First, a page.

Toy Story 3 isn't as good as the first two. It is more poignant than the first one though, and generally more emotional than the second, but as a work of craft, it falls behind. It's not as good because Lee Unkrich doesn't appear to be as good a director as John Lasseter, who directed the first two Toy Story films. In the same way that I found Up to be inferior to Wall-E or The Incredibles, the balance required to wedge lots of story into the comparatively short 90-minute "kid block" was slightly beyond him. Whereas Toy Story 1 and 2 had one primary journey and a great deal of exposition and character exploration at the key points, Toy Story 3 is much more rambling. They spend the entire movie running from place to place. I found it less focused and a less disciplined example of story blocking. This is, generally, unimportant. Taken as a whole, the movie is powerful, funny, sad, and above all, joyously entertaining.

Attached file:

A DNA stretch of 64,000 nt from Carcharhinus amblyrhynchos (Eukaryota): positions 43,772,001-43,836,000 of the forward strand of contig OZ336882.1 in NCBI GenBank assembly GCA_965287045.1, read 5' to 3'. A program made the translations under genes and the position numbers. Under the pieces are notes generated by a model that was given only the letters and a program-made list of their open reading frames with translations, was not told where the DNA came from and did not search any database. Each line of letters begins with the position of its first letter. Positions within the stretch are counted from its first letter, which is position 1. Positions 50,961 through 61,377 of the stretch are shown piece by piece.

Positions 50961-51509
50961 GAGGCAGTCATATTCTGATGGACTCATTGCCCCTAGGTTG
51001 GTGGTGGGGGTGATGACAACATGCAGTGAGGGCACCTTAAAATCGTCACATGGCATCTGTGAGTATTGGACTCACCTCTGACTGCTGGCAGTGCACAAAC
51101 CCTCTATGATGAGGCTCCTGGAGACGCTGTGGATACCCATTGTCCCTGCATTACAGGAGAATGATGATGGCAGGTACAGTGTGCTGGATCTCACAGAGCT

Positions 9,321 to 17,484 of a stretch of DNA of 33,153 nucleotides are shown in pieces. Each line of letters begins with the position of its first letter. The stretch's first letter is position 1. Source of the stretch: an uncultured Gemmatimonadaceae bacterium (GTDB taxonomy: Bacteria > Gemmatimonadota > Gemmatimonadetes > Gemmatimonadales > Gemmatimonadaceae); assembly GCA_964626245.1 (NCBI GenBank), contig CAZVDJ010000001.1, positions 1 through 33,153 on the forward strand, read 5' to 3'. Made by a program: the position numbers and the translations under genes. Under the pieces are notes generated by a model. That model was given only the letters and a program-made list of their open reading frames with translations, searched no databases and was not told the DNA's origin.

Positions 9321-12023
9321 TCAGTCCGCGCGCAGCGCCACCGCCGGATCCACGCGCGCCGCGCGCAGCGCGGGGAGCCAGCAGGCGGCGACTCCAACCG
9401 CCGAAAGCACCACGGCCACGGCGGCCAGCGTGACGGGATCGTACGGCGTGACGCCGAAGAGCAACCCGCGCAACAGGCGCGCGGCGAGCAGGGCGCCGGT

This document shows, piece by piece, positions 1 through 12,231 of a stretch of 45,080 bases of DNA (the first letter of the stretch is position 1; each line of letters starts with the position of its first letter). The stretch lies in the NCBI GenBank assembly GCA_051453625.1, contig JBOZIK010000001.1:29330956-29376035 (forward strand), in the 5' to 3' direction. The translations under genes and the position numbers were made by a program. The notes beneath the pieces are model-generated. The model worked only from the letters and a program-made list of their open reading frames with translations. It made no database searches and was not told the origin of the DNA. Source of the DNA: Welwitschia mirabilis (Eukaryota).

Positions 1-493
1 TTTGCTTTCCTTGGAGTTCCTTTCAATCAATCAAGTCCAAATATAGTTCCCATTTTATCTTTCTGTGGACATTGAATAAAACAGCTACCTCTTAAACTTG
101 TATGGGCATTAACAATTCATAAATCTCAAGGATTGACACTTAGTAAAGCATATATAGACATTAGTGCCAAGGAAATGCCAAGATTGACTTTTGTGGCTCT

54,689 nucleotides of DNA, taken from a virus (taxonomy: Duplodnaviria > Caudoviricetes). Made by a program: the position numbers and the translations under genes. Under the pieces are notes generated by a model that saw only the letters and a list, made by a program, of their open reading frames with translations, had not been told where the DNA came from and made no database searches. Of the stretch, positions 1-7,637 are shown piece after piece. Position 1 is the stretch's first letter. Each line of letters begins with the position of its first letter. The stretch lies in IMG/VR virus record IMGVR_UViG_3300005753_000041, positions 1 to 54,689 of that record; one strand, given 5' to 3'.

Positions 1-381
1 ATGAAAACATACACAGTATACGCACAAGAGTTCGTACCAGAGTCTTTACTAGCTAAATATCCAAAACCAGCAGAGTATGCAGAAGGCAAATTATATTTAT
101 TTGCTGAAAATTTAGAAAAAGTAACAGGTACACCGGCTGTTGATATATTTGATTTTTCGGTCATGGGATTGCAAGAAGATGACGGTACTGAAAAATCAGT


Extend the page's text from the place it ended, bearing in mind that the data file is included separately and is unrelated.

The short before Toy Story is called Day & Night, which is Pixar's strongest short since For the Birds. It is an artistic take on a hand-drawn character awaking and representing day time. He meets another character who is asleep and represents night time. The two then begin a short adventure as they discover the joys and differences between night and day. Visually, it's just fantastic. And much like music videos, that's what makes shorts so cool. You don't need story coherency. It can be jumbled nonsense thrown on the screen for no other reason than visual wonder. This short is not jumbled nonsense, but it does take all the freedom allowed by a short and puts it to good use in the construction of something coherent and beautiful.
It reminded me a great deal of Chuck Jones' adventurous work in the late 50's and early 60's, like his now legendary Duck Amuck, but especially his hilarious (and personal favorite) Now Hear This: